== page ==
Turkey slams Iraqi Kurdistan over stamp marking Pope's visit
Turkey has slammed Iraqi Kurdistan authorities over a stamp they printed to mark Pope Francis' visit. The stamp features a map that includes several Turkish provinces and the Pope's face.
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Turkey on March 10 strongly criticized northern Iraq's Kurdish Regional Government (KRG) over a commemorative stamp printed to mark Pope Francis' visit.
The Foreign Ministry was angered by the fact that the stamp featuring a map and the Pope's face included Turkey's Kurdish majority southeastern provinces as part of Kurdistan. Turkish authorities called on the Iraqi Kurdish officials to "immediately reverse the grave mistake."
"Some presumptuous KRG leaders are attempting to use this visit [of the Pope] to reveal their pipe dreams targeting territorial integrity of Iraq's neighboring countries," read the statement.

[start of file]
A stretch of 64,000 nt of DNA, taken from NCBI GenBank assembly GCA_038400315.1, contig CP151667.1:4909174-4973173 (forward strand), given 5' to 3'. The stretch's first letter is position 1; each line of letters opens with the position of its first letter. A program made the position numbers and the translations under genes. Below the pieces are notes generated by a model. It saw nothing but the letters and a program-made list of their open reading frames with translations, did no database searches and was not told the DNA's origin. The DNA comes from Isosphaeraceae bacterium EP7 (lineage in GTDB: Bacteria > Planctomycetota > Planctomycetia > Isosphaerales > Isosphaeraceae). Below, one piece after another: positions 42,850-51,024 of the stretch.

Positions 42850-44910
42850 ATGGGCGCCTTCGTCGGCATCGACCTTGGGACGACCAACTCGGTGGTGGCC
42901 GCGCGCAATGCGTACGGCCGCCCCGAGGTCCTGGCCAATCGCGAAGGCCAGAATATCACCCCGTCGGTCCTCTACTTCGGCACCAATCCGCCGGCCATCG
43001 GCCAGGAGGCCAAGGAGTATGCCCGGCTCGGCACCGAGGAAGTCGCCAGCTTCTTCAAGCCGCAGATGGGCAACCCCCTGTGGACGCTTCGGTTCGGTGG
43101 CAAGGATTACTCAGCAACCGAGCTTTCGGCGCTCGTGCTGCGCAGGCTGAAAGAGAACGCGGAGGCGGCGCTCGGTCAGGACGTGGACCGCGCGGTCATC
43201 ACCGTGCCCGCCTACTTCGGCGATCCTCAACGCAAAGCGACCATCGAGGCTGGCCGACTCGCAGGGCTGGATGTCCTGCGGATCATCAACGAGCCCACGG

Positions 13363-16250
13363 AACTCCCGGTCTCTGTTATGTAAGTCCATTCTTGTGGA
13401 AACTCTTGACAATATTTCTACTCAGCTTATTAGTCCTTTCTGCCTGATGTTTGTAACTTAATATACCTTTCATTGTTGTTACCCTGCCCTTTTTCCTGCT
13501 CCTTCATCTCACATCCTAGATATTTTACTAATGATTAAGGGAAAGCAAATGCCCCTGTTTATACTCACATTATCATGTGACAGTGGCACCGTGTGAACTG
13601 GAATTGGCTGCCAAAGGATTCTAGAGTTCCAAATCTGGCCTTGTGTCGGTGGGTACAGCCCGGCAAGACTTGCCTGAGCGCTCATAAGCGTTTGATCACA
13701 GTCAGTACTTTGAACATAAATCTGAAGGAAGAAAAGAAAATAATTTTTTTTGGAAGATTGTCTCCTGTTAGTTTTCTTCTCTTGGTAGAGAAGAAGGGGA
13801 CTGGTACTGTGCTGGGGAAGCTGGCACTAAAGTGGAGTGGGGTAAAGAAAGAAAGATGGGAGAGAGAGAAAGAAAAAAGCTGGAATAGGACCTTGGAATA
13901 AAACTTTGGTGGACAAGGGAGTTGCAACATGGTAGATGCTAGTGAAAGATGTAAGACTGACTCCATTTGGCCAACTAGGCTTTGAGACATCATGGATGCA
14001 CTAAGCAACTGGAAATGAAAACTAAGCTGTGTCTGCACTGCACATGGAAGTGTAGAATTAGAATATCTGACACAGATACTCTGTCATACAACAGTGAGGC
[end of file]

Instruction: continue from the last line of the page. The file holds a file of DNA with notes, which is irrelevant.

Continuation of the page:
"The frustrating results of such insidious ambitions would best be remembered by the KRG authorities," it said.
The pope’s four-day historic visit from March 5 to 8 covered five Iraqi cities, including Baghdad, Erbil, Mosul, Najaf, and Nasiriyah.
It was the first-ever visit by a pope to Iraq and the pontiff's first foreign tour since the global outbreak of the coronavirus in December 2019.
Pope Francis held a historic meeting on March 6 with Al-Sistani, Iraq’s top Shia cleric, in the southern city of Najaf.